Frequently Asked Questions
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Lister Bell Automotive Frequently Asked Questions - Alfa Engines

 

Basic brief

In short we can fit any of the transverse mounted V6 Alfa power plants from the early 12valve 155/164 through to the 3.2 litre 24 valve from the 147/156 GTA.

The 24valve engine is available in 2.5, 3.0 & 3.2litre formats from the Alfa range, each are based around the same engine block & transmission but have slight variations in flywheels, exhaust manifolds, engine mounting positions & oil cooling systems. See below for a more detailed guide to each option.

Alfa 164 3.0 V6 12v

These are quite rare these days & parts are a little harder to track down although not impossible.

The engines will all have a 5 speed transmission attached.

Power is between 182 & 198bhp dependant on the model.

Pros- simple to install, easy to wire using the standard ECU.

Cons- age & mileage, gear ratios can be quite tall dependant upon the model used, the sump on this engine is slightly deeper so the C of G is raised marginally.Wiring connectors could have suffered due to them being so old so can lead to issues.

Alfa 164 3.0 V6 24v

These are also quite rare & some of the parts are hard to find in the UK, less of an issue in the US.

The engines will also have a 5 speed transmission attached.

Power is between 210 & 230bhp dependant on the model.

Pros- 24v breathes better than the earlier 12v engine so makes better power, comes with a solid flywheel & tubular headers.

Cons- age & mileage, availability of parts, wiring connectors could have suffered due to them being  old so can lead to issues. Due to the more complex ECU & short engine loom it is slightly more involved to wire in but the stock ECU can be used.

Alfa 2.5 V6 24

The 2.5 24v is the most readily available & potentially the cheapest installation in the current market place. It is fitted with a drive by wire throttle, it is a very free revving engine, it could be argued that it is also the closest in capacity & characteristic to the original Strato's.

Transmission will be 6speed with a relatively low final drive for more spirited use.

Power is rated around 187-189bhp.

Pros- Readily available, it comes with a solid flywheel, a small built in oil to water heat exchanger, we can retain the standard Alfa Romeo ECU & security. The ECU loom is long so we can place the ECU within the cockpit. Spares are readily available. It has tubular manifolds.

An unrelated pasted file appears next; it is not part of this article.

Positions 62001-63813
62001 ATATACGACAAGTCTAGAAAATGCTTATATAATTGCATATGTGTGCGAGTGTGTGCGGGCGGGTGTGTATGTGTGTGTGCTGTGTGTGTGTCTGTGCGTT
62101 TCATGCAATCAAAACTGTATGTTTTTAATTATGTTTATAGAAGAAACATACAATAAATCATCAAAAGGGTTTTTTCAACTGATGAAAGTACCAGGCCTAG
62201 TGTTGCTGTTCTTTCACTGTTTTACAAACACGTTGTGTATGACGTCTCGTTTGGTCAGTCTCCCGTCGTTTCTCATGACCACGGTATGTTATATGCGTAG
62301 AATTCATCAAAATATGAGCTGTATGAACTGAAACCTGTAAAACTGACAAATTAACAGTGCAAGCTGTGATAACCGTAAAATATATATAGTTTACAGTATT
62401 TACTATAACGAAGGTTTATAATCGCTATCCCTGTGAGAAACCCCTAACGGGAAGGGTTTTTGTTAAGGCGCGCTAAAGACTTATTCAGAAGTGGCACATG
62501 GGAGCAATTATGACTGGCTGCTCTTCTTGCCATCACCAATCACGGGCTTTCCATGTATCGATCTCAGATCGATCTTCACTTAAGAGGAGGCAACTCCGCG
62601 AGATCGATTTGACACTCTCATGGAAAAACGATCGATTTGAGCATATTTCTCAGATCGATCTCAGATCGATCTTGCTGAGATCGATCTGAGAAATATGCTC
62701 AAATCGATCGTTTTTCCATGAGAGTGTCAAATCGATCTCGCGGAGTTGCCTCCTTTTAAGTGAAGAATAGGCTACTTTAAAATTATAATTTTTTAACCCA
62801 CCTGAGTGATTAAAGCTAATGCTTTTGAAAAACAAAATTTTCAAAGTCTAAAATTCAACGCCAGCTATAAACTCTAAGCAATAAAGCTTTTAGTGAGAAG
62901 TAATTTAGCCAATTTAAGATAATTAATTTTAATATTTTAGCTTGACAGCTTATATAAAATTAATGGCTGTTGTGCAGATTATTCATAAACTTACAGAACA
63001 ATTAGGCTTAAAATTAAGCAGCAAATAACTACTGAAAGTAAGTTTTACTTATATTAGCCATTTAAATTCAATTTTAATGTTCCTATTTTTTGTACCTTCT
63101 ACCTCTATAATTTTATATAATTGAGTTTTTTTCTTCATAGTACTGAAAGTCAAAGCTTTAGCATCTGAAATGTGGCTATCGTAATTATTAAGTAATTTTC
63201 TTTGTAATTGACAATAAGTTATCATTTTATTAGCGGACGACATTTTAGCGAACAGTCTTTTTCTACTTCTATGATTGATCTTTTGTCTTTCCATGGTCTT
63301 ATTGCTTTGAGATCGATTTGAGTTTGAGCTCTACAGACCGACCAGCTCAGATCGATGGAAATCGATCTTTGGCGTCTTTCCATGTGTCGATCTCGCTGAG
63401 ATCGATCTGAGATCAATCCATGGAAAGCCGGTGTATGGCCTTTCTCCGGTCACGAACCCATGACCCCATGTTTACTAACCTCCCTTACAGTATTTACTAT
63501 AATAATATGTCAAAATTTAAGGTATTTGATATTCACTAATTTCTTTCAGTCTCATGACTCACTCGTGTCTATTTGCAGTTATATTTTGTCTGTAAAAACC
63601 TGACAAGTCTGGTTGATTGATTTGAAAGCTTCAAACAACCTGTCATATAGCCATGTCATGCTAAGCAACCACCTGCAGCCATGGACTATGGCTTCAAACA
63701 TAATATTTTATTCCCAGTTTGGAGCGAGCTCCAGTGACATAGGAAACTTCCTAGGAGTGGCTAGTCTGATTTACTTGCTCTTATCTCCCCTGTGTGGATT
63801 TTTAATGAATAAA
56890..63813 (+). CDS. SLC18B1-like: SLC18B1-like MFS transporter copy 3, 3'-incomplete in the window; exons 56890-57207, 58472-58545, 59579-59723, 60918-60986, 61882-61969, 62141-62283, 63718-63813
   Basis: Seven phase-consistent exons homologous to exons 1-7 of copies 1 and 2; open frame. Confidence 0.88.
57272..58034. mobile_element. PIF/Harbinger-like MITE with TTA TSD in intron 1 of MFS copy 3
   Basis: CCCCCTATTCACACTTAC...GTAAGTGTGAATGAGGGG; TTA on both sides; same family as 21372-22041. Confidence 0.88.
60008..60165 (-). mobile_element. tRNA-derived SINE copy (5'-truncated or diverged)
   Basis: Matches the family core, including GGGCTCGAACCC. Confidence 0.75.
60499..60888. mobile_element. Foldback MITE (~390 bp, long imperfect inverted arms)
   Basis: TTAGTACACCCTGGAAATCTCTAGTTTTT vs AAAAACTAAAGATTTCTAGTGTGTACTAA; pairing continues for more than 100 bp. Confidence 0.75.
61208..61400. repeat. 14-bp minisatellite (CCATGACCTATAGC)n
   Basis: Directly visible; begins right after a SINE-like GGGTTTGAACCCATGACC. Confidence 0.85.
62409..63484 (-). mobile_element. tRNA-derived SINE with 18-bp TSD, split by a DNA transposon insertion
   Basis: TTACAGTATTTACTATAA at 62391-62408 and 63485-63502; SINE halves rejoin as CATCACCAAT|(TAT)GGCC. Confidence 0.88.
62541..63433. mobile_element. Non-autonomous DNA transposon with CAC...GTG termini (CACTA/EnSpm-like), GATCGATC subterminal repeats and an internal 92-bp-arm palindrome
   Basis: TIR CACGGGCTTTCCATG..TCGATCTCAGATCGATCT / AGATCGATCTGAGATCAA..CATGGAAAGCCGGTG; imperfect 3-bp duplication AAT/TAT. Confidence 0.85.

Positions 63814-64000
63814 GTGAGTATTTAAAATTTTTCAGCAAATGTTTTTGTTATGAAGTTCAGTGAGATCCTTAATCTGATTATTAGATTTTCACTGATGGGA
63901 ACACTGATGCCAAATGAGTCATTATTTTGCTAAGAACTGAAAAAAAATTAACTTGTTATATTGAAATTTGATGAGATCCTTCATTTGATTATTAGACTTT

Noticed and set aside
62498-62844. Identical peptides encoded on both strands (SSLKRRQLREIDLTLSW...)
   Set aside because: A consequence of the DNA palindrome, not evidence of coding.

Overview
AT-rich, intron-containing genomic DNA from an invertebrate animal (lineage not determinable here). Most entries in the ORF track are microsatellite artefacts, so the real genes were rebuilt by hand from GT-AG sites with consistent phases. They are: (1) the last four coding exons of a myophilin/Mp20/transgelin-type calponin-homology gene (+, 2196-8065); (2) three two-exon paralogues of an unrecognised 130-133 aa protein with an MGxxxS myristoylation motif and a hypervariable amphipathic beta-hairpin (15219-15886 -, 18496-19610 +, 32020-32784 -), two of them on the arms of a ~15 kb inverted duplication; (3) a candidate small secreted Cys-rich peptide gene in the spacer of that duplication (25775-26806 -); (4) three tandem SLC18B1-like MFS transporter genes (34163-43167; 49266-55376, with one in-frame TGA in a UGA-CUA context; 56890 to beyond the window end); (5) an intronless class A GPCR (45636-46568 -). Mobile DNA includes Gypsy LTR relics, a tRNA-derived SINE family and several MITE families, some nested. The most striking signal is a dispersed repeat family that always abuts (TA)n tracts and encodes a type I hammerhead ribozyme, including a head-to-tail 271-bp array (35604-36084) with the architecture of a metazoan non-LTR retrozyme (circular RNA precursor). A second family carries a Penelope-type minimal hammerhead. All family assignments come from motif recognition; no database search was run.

Cons- Due to its lower capacity this engine is more about top end power than mid range torque which means that it is more involved to drive & you have to keep the revs on to achieve the performance which may not be ideal on a continental jaunt.

Alfa 3.0 V6 24v

The 3.0 is slightly less common than the 2.5 but is available in both the 166 & the GTV, we can still use the Alfa ECU but as the engine comes with a dual mass flywheel which we prefer to swap for a solid version which more suits a Stratos replica, this new flywheel would then need balancing to match the engine. We would also recommend fitting an external oil cooler to this engine so this again adds cost. As a rough estimate I would say the 3.0 litre installation costs about £900 more than the 2.5.

Transmission is 6 speed with a slightly taller final drive relative to the 2.5 version.

Power from the 3.0 litre is around 220bhp

Pros- Good power & excellent mid range torque, this engine makes for a car which is both easier to drive and also offers increased performance over the 2.5litre. The more modern ECU offers more refined driving experience over the 164 range of cars.

Cons- The dual mass flywheel, The 166 has a very short ECU loom which makes it harder to integrate into the mid engined installation. The 166 donors can have higher mileage due to being from executive saloons which will have spent a lot of time on motorways.

Note for the 156, 166  & GTV range

The 156, 166 & GTV were produced across a period of time where there was a change in the emissions laws. From 1998 to 2000 the cars ran in CF2 format & complied with Euro2, After 2000 the cars were CF3 & complied with Euro 3. The cars with CF2 ECU’s are easy to wire in & run, the CF3 version is unchartered territory as everyone in the Stratos club running a CF3 engine has fitted an aftermarket ECU.

Alfa 3.2 V6 24v 

The 3.2 from the GTA is possibly the most desirable Alfa engine available as it produces around 250bhp in standard tune & has a solid flywheel & uprated clutch fitted as standard.

Transmission is 6 speed as per the other phase 2 & 3 engines.

Pros- Good power & torque, solid flywheel as standard. Donors are typically low mileage as the owners of the GTA’s crash them before the miles get too high.

Cons- The engines command a high price due to their performance & exclusivity. It is more likely to find an engine for sale rather than a donor car which can make first registration more complicated. Due to the engine being from Phase 3 cars then it is easier to fit an aftermarket ECU which adds expense to the installation. The engine will require an external oil heat exchanger.

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